How we change what others think, feel, believe and do
Sometimes we have desires and goals that we believe or realize that we are unable to achieve. In aim inhibition, we lower our sights, reducing our goals to something that we believe is actually more possible or realistic.
Aim inhibition may well include elements of rationalization and displacement, although the prime force is the creation of achievable goals.
A person who sexually desires another person but is unable to fulfill that desire (for example the other person is married) convinces themselves that all they really want is to be friends.
A person who wants to be a veterinarian does not get sufficient exam grades, so becomes a vet's assistant instead.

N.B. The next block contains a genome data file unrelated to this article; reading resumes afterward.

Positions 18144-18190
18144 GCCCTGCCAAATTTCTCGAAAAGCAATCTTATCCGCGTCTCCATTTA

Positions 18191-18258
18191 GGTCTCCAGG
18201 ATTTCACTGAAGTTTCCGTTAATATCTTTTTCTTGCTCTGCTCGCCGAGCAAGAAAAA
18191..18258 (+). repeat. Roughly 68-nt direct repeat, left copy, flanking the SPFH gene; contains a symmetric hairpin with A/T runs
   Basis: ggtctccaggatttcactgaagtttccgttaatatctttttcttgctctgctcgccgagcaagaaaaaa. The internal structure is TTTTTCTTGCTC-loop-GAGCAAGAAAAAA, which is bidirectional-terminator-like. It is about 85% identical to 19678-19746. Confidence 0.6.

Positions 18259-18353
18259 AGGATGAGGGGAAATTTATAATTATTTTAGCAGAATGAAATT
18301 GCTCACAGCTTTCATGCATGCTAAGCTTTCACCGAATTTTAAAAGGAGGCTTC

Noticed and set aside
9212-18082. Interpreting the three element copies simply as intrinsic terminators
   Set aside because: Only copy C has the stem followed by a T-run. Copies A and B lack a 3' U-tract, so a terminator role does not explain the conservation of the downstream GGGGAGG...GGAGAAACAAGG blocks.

The gap between wanting and not having causes the tension that aim inhibition seeks to relieve.
Aim inhibition is generally not particularly harmful and can be quite helpful in enabling us to live lives that would otherwise feel unfulfilled. It can also lead us to accept less than we might potentially otherwise gain.
To help a person raise their sights, show them others who have done so and then show how those others are like the person in question.
Where you want a person to lower their sights, show how what they want is unattainable.
And the big